FDA warns it won't be long before user fee funding runs dry
- Programs responsible for approving medicines and medical devices are strapped for money as the government shutdown drags on. Scott Gottlieb, commissioner of the Food and Drug Administration, said Tuesday that at the current burn rates, user fees will run out of funding in a month's time.
- PDUFA, short for prescription drug user fee act, is the program charged with reviewing new drugs. Typically, pharmas pay fees when submitting a candidate for approval — in 2018, these fees ranged from about $1.5 million to $2.7 million for PDUFA. But with the government shutdown, the FDA can't accept any new 2019 user fees because an appropriations bill for fiscal year 2019 hasn't been cleared.
- That predicament threatens other user fee programs too, such as those covering biosimilars or animal drugs. Gottlieb, speaking at the J.P. Morgan Healthcare Conference via webcast because of shutdown-related travel restrictions, said the MDUFA program covering medical devices has two to three months of funding left while GDUFA, which covers generics, has between one and two months of funding left.
Closing in on its third week, the government shutdown is already weighing heavily on the FDA's money reserves.
The agency is using carryover funding for now, but it doesn't look like that will last for very long. On Tuesday, Gottlieb tweeted the FDA is prioritizing safety surveillance rather than pre-market drug reviews with its available funds.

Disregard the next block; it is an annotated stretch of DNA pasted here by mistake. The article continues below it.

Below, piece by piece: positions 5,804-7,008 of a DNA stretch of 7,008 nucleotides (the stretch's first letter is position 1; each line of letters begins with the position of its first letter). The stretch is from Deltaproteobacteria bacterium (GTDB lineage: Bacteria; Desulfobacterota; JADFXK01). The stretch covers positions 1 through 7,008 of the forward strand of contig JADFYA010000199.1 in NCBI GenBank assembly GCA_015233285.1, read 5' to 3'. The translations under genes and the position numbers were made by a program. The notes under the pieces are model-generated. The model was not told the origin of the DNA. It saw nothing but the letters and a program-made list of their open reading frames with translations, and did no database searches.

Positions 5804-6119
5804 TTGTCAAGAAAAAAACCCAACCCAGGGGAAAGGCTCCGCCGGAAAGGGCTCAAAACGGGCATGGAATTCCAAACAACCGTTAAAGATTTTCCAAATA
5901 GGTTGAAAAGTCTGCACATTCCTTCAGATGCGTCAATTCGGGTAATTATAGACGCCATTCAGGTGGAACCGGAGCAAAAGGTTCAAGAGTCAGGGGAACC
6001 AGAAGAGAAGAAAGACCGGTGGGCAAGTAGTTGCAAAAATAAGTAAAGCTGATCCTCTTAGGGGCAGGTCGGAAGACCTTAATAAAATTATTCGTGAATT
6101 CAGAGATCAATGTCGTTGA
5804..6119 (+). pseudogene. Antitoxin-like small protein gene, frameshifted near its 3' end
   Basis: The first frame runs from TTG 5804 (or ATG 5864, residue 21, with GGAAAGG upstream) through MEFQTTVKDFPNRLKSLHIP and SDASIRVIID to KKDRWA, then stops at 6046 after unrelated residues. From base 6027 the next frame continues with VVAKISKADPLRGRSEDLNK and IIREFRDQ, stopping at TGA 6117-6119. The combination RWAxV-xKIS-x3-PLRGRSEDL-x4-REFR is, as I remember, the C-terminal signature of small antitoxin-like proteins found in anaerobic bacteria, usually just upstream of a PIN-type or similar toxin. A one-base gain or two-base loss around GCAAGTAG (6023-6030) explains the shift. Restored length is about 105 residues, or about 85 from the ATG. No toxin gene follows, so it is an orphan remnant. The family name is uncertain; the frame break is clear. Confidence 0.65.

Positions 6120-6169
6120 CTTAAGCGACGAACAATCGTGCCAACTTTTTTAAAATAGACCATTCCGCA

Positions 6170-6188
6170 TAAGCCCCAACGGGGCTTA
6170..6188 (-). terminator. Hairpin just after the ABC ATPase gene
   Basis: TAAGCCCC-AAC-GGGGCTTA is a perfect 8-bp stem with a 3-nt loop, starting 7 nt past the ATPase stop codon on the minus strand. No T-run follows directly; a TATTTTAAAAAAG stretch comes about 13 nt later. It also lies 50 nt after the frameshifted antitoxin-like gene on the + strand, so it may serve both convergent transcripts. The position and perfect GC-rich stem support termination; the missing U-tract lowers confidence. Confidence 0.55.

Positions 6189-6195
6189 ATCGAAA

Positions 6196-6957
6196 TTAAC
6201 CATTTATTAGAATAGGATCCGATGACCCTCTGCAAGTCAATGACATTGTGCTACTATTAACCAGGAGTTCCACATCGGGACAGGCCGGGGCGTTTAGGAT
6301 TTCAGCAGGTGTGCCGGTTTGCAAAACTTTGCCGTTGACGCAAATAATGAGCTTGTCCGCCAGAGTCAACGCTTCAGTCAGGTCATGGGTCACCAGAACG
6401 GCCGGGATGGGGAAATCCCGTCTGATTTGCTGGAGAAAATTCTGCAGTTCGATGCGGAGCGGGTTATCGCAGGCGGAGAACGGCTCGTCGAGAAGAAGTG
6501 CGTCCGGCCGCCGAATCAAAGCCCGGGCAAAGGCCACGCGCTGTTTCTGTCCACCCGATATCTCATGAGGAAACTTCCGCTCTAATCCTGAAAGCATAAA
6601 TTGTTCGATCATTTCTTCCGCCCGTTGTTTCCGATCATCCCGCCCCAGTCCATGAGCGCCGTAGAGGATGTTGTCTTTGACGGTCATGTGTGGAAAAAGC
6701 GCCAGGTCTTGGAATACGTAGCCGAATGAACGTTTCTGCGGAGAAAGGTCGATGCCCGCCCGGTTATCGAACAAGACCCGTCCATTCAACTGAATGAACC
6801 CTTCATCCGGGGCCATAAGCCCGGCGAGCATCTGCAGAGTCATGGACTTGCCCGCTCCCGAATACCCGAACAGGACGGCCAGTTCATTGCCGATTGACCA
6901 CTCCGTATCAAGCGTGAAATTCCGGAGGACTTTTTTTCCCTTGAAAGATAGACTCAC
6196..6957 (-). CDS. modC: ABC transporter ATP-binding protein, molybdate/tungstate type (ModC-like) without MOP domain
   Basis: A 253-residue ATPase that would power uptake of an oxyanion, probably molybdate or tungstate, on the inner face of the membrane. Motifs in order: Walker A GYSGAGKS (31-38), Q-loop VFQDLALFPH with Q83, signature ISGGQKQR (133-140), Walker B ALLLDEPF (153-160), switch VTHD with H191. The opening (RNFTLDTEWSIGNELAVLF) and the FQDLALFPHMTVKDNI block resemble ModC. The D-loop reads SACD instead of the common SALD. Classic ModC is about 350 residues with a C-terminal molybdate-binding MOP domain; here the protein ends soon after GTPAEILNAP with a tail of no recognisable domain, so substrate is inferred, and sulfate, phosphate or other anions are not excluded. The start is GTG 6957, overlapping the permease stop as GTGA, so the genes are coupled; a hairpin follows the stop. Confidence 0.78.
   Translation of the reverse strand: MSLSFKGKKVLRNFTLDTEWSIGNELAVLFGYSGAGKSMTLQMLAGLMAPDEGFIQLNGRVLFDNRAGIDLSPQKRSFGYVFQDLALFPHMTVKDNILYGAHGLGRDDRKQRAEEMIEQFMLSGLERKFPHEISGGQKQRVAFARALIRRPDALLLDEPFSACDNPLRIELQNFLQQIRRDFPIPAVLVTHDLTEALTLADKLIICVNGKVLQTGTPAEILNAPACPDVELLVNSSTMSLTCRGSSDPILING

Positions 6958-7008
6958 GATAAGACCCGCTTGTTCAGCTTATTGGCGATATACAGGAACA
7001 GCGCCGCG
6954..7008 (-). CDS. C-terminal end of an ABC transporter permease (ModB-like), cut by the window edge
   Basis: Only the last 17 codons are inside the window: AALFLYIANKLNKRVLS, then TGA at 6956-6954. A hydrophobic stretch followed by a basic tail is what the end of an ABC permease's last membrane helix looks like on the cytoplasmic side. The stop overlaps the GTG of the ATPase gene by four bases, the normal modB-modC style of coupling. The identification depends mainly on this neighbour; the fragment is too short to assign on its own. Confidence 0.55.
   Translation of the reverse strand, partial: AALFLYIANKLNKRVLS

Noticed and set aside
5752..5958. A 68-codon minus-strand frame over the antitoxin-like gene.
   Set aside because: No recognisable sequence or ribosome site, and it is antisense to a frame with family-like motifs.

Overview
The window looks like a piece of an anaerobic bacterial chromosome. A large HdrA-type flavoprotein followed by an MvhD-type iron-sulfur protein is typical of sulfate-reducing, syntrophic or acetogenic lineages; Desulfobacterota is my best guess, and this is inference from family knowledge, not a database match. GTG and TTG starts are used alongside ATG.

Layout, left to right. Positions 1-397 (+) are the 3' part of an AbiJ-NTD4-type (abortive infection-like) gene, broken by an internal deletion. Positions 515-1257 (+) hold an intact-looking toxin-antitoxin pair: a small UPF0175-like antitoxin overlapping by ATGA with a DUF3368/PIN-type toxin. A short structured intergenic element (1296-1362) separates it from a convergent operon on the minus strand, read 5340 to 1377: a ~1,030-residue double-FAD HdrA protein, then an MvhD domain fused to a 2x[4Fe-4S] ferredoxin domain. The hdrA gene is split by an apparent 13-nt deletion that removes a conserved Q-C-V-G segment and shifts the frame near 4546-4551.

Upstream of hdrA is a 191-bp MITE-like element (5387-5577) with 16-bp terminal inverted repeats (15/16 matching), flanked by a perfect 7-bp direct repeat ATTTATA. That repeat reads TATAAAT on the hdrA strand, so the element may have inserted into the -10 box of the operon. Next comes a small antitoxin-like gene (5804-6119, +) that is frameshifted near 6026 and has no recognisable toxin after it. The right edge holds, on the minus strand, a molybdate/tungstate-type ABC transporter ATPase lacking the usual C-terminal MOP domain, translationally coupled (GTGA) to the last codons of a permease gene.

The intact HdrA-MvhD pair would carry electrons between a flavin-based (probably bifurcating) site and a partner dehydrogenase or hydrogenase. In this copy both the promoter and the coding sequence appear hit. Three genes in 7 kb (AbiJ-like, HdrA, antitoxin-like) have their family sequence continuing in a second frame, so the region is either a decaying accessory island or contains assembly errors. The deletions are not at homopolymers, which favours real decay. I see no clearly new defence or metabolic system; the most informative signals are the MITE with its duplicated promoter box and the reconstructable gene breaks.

THREAD - UPDATE ON SHUTDOWN: We’re making decisions across our portfolio to focus #FDA resources to key consumer protection functions. One action we’ll be taking is to re-allocate user fee money from certain pre-market drug review work to post market drug safety surveillance.— Scott Gottlieb, M.D. (@SGottliebFDA) January 8, 2019
An active Twitter user, Gottlieb has provided updates on these challenges via the social media platform.
He has noted that while the FDA is still performing tasks deemed essential, like overseeing food recalls or monitoring adverse drug reactions, its hands are largely tied when it comes to regulatory submissions to any program which requires a user fee payment
"Look, it's not business as usual," Gottlieb said in his webcast presentation at JPM.
In addition to being a burden on industry, the shutdown is of course problematic for many FDA employees.
Gottlieb said those working within the approval programs are getting paid through the user fee funding, but elsewhere — particularly on the food side — essential employees are going without pay. The agency announced Monday it's having employees bill all travel to a central credit to alleviate their financial burden.
"We're trying to look at whatever accommodations we can make to help offset the personal burdens," he said.
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